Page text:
Using the small-angle approximation, the angles α, α′, and ϕabove can be replaced by their tangents, yielding
Note that we have neglected the axial distance VQ, small when ϕ is small. Cancellation of h produces the desired relationship,
If the spherical surface is chosen to be concave instead, the center of curvature will be to the left. For certain positions of the object point O, it is then possible to find a real image point, also to the left of the mirror. In these cases, the resulting geometric relationship analogous to Equation 3-5 consists of the same terms, but with different algebraic signs, depending on the sign convention employed. We can choose a sign convention that leads to a single equation, the mirror equation, valid for both types of mirrors. It is Equation 3-6.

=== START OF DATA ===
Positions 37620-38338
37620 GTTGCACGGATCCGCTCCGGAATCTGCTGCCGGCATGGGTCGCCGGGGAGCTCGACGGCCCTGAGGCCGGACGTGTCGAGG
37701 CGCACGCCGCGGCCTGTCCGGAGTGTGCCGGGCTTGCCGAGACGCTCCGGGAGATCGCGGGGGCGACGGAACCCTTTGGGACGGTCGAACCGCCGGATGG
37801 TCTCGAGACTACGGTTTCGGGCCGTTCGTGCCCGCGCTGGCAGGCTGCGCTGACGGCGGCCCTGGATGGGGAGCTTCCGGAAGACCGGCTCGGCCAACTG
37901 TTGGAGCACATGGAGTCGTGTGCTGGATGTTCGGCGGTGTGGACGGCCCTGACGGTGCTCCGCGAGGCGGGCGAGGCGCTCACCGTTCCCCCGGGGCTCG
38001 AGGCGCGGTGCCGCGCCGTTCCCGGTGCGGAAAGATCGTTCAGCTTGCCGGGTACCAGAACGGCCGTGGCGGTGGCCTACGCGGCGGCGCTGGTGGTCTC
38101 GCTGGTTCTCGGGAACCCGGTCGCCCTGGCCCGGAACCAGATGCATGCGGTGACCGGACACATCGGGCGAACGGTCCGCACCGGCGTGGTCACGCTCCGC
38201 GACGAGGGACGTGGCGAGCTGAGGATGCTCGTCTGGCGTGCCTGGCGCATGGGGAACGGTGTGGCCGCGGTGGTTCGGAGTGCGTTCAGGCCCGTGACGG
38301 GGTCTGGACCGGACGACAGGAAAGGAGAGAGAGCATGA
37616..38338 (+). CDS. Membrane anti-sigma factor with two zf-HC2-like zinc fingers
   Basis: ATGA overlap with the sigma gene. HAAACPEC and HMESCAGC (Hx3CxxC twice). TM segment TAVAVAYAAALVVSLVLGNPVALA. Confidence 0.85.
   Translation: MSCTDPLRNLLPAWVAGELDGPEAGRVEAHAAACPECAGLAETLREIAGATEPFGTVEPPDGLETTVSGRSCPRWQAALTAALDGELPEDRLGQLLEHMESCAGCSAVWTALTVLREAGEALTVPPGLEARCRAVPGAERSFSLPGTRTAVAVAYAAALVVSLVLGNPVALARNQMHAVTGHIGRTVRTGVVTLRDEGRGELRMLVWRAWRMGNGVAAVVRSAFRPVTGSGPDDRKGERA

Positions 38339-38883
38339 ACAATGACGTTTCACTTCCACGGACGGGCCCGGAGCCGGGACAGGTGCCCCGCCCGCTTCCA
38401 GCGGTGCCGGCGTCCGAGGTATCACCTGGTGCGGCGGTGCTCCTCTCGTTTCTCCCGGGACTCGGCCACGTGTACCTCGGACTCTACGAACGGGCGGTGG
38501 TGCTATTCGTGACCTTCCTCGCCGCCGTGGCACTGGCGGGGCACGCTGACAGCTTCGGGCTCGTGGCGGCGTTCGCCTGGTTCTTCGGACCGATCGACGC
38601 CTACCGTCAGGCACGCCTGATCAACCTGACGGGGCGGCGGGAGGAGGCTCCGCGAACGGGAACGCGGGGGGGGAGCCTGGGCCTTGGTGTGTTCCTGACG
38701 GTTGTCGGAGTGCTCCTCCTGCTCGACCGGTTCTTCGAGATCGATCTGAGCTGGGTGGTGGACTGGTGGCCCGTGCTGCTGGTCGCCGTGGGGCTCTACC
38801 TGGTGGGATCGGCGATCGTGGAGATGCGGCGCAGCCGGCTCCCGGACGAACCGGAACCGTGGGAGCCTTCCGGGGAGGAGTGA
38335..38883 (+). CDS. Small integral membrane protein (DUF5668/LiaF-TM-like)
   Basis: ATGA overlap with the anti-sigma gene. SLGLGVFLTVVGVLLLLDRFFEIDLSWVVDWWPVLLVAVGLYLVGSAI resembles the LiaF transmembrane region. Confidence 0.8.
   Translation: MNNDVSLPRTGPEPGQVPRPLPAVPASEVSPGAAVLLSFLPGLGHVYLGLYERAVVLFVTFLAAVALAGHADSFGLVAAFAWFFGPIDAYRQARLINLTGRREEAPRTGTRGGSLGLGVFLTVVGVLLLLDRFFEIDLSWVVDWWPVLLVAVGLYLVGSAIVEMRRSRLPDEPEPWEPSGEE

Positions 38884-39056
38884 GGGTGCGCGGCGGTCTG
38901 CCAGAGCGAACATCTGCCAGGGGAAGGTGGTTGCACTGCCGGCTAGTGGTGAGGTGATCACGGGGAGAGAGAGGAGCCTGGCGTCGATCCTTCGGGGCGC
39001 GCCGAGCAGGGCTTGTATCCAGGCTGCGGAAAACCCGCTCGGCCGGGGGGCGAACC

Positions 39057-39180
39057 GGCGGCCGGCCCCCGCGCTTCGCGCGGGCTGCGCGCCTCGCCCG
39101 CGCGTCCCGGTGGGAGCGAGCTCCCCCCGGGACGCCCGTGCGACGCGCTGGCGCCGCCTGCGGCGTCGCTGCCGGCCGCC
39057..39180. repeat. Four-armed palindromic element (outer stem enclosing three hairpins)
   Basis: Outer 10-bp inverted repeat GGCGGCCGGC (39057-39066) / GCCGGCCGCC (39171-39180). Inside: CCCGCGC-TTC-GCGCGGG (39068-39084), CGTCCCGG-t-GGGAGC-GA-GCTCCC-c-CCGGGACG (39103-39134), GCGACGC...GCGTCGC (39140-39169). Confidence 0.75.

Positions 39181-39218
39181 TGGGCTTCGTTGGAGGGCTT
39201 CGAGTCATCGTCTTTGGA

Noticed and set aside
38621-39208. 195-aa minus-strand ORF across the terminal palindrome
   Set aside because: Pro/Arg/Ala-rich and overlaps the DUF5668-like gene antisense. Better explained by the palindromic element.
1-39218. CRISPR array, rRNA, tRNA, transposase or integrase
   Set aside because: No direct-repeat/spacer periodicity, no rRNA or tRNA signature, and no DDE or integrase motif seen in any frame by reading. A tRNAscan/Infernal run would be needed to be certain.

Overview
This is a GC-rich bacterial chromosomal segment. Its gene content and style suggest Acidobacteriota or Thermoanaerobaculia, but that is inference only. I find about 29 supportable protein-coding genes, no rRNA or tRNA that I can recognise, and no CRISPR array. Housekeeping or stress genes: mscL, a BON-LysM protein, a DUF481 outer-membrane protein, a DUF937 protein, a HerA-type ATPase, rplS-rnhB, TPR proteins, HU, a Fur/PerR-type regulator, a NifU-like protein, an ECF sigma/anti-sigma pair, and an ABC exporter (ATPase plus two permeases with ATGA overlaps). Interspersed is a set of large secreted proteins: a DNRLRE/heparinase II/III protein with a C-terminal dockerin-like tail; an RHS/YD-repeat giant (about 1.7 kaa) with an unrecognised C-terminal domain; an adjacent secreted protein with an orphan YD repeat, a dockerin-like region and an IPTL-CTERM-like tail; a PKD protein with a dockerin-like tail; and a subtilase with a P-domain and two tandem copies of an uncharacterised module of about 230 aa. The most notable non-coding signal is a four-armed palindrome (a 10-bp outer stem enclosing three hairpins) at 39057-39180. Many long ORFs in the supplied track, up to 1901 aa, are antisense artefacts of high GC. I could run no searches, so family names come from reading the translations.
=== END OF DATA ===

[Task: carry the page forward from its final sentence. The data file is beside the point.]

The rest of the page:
2. Sign convention. The sign convention to be used in conjunction with Equation 3-6 and Figure 3-18 is as follows.
- Object and image distances p and q are both positive when located to the left of the vertex and both negative when located to the right.
- The radius of curvature r is positive when the center of curvature C is to the left of the vertex (concave mirror surface) and negative when C is to the right (convex mirror surface).
- # Vertical dimensions are positive above the optical axis and negative below.
In the application of these rules, light is assumed to be directed initially, as we mentioned earlier, from left to right According to this sign convention, positive object and image distances correspond to real objects and images, and negative object and image distances correspond to virtual objects and images. Virtual objects occur only with a sequence of two or more reflecting or refracting elements.
3. Magnification of a mirror image. Figure 3-19 shows a drawing from which the magnification—ratio of image height hi to object height ho—can be determined. Since angles ϴi, ϴr, and α are equal, it follows that triangles VOP and VIP' are similar. Thus, the sides of the two triangles are proportional and one can write
This gives at once the magnification m to be